MacBook Air versus MacBook – a business traveller’s perspective

Anthony Caruana
26 March, 2015
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MacBook, MacBook Air, business, macworld australiaThe introduction of the new 12in MacBook has forged a new niche in Apple’s notebook product line.

When Steve Jobs returned to Apple, he famously slashed the number of products the company was making. He drew a grid with four boxes, labelling one side with ‘desktop’ and ‘laptop’ and the other with ‘consumer’ and professional’. That led to the establishment of the MacBook and PowerBook product ranges, each focused on a particular type of customer.

The announcement of the MacBook is an interesting one. Apple has blurred the lines between consumers and pros largely because the core components such as processors, memory and storage are so commoditised. When you compare a MacBook Air with a MacBook Pro, other than the size of the devices, the two product line are functionally very similar.

That’s not to say the two lines are identical in every way but in terms of which device a developer, photographer, consultant, writer or video editor might choose, once they decide on the device’s physical characteristics, such as weight and thickness, they can pretty much choose from either product line and know they have a computer that will suit their needs for at least two or three years.

MacBook Air Pricing


The MacBook is a different kettle of fish. With a 12in display, it sits between the 11in MacBook Air and the 13in MacBook Pro and MacBook Air but it’s about 10 percent lighter than the smaller MacBook Air and more than 50 percent lighter than 13in MacBook Pro.

In an era of shrinking baggage allowances for carry-on that can be the difference between getting your bag into the plane with you or having to hastily re-pack or throw something out.

Storage and memory are good enough for most travellers. For $2200 you get 512GB of SSD storage and 8GB of system memory. That’s the same as our current 13in MacBook Pro. While we’ve supplemented the storage with a 256GB SD card to accommodate our iTunes library, it’s adequate for most applications.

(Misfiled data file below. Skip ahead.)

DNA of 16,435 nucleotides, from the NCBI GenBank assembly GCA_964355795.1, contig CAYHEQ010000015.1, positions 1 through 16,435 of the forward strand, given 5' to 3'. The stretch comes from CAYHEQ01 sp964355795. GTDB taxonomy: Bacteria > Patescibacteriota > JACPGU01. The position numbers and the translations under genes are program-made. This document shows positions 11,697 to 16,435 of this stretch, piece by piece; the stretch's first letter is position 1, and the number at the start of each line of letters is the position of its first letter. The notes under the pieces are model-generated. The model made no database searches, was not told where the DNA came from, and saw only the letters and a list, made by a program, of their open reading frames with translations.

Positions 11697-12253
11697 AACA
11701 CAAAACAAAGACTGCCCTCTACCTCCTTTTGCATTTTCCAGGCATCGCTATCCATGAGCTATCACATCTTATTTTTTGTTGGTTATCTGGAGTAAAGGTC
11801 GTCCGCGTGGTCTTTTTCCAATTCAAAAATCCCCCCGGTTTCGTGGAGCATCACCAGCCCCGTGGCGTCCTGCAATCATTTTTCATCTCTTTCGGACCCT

Apple’s main compromise with the MacBook has been on the processor. The Intel Core M processor family is specifically designed for mobile devices. As such, it is very power efficient, enabling the MacBook to have a run time of up to 10 hours of movie playback according to Apple. With judicious use, we could imagine getting through most of a long haul flight from Australia to the US west coast between trips to the charger.

MacBook Pricing

For travellers, that better life might be worth the high cost of the MacBook compared to a similarly equipped MacBook Air

The downside – that new USB-C port is the only port, other than the headphone socket, the MacBook has. So, if you’re planning to deliver a presentation you’ll need an adapter, sold by Apple, to connect to projectors or displays VGA or HDMI. The same goes for the 27in Cinema Display you’ve been using in the office. For frequent travellers, we’d expect spending another $160 to buy two – one for the office and the external display and other that stays in your travel bag.